Reference Terms
from Wikipedia, the free encyclopedia


Neurons (also known as neurones, nerve cells and nerve fibers) are electrically excitable cells in the nervous system that function to process and transmit information.

In vertebrate animals, neurons are the core components of the brain, spinal cord and peripheral nerves.

Neurons are typically composed of a soma, or cell body, a dendritic tree and an axon.

The majority of vertebrate neurons receive input on the cell body and dendritic tree, and transmit output via the axon, although there is great heterogeneity throughout the nervous system, as well as throughout the animal kingdom, in the size, shape and function of neurons.

For invertebrate neurons, the information flow is less well defined.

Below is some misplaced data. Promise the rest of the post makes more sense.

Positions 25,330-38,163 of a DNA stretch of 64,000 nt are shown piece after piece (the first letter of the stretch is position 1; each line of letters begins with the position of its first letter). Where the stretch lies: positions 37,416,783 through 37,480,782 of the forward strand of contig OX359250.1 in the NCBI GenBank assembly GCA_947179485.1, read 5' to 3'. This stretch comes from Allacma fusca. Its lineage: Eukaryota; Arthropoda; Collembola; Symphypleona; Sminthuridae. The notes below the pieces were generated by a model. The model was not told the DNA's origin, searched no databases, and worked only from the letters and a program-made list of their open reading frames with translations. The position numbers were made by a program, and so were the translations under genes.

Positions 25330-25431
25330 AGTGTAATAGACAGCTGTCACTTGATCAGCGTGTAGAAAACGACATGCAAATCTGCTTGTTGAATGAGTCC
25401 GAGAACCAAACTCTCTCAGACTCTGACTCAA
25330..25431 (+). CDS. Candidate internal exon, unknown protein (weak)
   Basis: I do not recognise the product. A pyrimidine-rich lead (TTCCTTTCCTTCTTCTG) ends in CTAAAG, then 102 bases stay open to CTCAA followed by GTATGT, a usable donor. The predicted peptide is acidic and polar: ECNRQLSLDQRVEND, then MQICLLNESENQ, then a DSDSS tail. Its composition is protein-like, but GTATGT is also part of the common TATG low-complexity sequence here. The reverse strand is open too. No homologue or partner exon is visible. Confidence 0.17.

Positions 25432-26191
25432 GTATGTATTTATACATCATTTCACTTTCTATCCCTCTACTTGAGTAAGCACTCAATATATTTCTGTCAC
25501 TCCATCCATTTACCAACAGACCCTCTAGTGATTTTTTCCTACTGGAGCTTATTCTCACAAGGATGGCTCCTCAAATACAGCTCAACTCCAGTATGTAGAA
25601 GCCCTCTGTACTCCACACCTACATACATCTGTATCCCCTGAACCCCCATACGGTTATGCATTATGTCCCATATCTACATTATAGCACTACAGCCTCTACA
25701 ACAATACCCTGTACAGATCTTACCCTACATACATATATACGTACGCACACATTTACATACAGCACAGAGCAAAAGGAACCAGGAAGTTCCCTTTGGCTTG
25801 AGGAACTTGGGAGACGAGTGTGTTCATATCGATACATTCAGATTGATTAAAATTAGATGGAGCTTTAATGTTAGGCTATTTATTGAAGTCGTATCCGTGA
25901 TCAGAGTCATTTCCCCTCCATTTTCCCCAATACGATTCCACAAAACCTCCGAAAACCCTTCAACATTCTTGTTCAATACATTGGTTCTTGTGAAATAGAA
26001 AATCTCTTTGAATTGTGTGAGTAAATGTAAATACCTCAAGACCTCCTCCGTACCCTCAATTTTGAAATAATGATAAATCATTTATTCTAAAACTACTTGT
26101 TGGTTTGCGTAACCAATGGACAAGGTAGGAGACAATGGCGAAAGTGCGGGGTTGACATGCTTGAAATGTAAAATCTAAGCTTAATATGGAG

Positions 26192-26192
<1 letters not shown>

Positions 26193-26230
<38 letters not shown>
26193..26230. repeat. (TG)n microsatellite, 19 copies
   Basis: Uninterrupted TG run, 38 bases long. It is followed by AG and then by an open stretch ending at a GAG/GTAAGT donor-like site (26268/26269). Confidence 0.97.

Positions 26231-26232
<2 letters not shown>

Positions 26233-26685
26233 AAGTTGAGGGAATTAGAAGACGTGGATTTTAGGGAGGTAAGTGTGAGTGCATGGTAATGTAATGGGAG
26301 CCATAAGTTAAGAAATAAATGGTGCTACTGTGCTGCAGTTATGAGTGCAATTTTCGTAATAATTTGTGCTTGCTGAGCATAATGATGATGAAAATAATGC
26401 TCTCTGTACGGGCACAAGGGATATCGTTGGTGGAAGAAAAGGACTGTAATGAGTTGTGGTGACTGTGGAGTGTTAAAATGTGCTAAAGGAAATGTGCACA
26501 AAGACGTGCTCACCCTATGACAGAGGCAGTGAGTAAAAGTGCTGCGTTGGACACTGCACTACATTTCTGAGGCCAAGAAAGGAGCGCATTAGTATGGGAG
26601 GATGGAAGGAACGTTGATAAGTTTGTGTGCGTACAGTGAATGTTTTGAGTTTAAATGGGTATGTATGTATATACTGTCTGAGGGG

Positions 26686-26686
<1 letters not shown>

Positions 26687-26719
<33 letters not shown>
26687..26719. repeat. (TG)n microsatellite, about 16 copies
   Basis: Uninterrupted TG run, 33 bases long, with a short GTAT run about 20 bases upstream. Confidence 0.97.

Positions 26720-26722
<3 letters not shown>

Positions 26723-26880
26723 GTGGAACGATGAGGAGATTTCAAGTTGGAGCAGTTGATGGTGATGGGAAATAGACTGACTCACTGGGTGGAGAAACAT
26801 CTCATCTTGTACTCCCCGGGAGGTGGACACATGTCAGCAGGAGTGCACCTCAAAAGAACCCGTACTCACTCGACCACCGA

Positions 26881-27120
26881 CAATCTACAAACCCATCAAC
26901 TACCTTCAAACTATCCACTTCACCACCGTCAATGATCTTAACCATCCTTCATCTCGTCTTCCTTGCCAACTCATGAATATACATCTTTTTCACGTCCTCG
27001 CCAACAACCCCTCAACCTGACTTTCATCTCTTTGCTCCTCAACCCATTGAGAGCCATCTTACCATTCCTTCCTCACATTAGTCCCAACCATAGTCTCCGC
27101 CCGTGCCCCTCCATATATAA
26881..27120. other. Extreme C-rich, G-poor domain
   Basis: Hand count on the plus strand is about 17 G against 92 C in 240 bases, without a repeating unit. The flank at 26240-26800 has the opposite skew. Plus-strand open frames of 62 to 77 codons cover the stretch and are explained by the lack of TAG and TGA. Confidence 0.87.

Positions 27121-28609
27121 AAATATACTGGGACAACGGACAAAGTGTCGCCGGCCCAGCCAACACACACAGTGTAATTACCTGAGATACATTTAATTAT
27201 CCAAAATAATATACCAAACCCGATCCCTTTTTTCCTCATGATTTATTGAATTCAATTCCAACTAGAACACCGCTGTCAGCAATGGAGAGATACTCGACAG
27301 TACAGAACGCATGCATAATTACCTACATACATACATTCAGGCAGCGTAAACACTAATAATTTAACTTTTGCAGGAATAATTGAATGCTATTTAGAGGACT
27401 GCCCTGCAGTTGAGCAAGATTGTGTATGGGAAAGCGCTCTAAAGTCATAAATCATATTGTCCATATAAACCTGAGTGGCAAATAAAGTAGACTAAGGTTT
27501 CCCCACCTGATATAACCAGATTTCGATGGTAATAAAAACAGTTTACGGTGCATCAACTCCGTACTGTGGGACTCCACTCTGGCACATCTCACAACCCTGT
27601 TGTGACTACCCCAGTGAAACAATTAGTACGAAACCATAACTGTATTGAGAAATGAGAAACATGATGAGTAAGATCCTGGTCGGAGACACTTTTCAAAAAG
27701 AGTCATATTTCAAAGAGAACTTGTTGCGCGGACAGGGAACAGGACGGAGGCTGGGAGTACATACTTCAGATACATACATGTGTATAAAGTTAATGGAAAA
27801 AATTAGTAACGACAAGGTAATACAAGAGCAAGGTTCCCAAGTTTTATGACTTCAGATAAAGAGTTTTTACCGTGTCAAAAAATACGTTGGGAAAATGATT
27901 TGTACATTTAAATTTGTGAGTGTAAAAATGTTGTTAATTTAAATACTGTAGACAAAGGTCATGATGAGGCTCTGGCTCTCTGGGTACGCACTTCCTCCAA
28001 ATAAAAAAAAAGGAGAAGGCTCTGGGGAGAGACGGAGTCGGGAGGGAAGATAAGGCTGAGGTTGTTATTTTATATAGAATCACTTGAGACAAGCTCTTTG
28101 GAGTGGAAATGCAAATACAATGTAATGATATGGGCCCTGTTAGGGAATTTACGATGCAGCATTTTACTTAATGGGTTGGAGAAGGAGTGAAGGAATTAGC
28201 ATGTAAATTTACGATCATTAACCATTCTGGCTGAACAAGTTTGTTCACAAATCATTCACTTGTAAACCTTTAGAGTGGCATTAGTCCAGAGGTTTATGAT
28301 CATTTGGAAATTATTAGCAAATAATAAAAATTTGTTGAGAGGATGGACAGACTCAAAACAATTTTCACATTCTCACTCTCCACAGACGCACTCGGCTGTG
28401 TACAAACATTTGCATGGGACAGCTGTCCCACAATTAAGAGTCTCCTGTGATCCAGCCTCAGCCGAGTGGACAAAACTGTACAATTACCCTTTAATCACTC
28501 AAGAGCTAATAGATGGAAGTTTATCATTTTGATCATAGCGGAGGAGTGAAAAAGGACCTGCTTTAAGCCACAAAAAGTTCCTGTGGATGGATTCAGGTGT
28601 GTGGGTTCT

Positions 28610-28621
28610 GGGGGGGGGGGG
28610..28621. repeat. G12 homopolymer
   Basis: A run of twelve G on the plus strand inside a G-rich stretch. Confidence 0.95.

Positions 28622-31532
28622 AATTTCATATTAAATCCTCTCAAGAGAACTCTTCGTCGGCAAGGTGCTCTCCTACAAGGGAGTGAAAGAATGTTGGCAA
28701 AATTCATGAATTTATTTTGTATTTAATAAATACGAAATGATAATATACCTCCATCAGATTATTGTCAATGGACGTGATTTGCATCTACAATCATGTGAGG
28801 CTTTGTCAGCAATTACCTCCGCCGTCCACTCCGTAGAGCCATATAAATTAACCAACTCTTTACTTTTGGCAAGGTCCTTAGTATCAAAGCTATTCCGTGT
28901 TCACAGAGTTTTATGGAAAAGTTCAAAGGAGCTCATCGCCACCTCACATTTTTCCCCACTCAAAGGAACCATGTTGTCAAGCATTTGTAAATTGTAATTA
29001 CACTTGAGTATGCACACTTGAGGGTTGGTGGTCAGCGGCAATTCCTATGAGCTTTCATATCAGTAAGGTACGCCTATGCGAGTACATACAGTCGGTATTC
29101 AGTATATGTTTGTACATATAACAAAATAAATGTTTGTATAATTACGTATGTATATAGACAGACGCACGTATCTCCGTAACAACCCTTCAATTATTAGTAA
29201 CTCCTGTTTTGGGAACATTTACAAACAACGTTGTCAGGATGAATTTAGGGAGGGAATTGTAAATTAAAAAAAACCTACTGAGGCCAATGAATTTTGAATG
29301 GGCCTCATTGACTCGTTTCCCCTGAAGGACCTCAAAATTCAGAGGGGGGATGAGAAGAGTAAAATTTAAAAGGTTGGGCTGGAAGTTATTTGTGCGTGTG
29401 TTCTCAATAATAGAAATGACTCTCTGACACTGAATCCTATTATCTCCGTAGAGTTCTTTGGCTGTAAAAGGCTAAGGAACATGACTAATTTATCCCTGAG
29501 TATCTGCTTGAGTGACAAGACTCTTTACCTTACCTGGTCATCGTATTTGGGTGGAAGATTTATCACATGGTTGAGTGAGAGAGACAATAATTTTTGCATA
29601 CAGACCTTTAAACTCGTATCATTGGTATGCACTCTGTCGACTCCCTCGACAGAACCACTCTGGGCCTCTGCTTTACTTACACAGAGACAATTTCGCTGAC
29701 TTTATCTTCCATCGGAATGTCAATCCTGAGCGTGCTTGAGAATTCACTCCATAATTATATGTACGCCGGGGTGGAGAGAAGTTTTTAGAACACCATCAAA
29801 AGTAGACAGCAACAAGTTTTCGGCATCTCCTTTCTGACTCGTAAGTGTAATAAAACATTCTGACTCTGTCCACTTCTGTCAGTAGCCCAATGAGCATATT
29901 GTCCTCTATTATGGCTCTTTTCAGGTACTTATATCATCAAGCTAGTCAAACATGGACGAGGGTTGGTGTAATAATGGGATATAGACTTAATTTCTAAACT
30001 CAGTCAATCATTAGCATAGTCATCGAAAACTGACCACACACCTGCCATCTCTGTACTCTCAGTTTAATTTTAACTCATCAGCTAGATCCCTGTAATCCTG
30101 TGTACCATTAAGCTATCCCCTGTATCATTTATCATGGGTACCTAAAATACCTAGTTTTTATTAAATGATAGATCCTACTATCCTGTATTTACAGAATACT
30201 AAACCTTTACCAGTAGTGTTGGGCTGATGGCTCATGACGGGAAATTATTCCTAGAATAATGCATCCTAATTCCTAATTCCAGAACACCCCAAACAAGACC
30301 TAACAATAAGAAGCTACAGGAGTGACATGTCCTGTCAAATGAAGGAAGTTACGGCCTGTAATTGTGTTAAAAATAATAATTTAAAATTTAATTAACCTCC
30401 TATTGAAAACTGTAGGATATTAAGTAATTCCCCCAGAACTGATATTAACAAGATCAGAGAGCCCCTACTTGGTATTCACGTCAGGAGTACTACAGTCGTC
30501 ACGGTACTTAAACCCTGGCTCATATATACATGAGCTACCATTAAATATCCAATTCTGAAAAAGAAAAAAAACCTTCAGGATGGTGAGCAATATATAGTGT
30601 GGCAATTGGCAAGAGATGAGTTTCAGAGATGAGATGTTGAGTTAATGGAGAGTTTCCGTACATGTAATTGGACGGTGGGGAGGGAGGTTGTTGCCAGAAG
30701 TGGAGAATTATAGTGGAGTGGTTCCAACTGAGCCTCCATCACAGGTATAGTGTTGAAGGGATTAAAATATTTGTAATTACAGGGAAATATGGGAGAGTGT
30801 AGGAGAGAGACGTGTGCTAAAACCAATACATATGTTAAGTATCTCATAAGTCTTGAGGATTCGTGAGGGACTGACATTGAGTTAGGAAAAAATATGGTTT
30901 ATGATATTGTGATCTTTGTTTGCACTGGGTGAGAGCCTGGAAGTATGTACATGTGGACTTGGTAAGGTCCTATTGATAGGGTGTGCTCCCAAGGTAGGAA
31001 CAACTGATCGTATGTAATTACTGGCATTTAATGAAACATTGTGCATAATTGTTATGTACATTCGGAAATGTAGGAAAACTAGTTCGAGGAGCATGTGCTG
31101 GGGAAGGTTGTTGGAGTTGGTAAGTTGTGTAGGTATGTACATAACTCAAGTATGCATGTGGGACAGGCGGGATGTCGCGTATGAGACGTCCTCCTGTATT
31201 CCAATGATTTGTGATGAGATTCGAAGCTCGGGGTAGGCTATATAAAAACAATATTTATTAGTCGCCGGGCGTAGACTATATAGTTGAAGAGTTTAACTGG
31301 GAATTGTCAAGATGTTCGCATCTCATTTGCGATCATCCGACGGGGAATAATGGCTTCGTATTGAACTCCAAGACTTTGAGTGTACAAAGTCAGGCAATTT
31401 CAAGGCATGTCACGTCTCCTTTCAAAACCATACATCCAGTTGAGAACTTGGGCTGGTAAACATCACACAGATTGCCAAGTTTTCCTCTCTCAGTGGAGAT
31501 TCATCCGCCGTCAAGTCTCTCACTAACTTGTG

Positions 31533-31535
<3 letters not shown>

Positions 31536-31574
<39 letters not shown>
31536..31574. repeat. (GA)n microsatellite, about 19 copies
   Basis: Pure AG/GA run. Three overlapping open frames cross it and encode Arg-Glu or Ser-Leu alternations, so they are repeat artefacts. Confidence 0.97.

Neurons communicate via chemical and electrical synapses, in a process known as synaptic transmission.

The fundamental process underlying synaptic transmission is the action potential, a propagating electrical signal that is generated by exploiting the electrically excitable membrane of the neuron.

Neurons are highly specialized for the fast processing and transmission of cellular signals.

Note:   The above text is excerpted from the Wikipedia article "Neuron", which has been released under the GNU Free Documentation License.
Related Stories

Health & Medicine News
May 25, 2017

Latest Headlines
updated 12:56 pm ET